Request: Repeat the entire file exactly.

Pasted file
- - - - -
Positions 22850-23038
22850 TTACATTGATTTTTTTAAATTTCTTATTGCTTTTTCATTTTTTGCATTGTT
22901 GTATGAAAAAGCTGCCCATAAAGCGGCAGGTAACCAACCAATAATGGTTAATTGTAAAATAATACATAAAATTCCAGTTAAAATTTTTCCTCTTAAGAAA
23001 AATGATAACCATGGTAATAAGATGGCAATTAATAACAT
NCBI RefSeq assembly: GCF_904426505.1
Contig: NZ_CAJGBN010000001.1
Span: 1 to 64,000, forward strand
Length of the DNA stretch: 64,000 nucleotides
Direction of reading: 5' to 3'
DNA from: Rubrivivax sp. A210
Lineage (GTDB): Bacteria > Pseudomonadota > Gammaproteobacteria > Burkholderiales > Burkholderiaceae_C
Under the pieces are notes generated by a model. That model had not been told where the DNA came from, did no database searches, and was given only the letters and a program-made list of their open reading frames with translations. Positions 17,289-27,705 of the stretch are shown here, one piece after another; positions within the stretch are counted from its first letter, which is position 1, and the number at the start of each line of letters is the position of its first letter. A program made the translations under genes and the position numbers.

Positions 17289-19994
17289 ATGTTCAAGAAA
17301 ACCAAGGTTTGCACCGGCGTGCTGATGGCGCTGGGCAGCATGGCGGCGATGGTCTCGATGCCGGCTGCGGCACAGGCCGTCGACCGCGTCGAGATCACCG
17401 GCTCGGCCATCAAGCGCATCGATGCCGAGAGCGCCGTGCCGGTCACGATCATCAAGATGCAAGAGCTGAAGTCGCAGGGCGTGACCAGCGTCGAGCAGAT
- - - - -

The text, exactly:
Positions 22850-23038
22850 TTACATTGATTTTTTTAAATTTCTTATTGCTTTTTCATTTTTTGCATTGTT
22901 GTATGAAAAAGCTGCCCATAAAGCGGCAGGTAACCAACCAATAATGGTTAATTGTAAAATAATACATAAAATTCCAGTTAAAATTTTTCCTCTTAAGAAA
23001 AATGATAACCATGGTAATAAGATGGCAATTAATAACAT
NCBI RefSeq assembly: GCF_904426505.1
Contig: NZ_CAJGBN010000001.1
Span: 1 to 64,000, forward strand
Length of the DNA stretch: 64,000 nucleotides
Direction of reading: 5' to 3'
DNA from: Rubrivivax sp. A210
Lineage (GTDB): Bacteria > Pseudomonadota > Gammaproteobacteria > Burkholderiales > Burkholderiaceae_C
Under the pieces are notes generated by a model. That model had not been told where the DNA came from, did no database searches, and was given only the letters and a program-made list of their open reading frames with translations. Positions 17,289-27,705 of the stretch are shown here, one piece after another; positions within the stretch are counted from its first letter, which is position 1, and the number at the start of each line of letters is the position of its first letter. A program made the translations under genes and the position numbers.

Positions 17289-19994
17289 ATGTTCAAGAAA
17301 ACCAAGGTTTGCACCGGCGTGCTGATGGCGCTGGGCAGCATGGCGGCGATGGTCTCGATGCCGGCTGCGGCACAGGCCGTCGACCGCGTCGAGATCACCG
17401 GCTCGGCCATCAAGCGCATCGATGCCGAGAGCGCCGTGCCGGTCACGATCATCAAGATGCAAGAGCTGAAGTCGCAGGGCGTGACCAGCGTCGAGCAGAT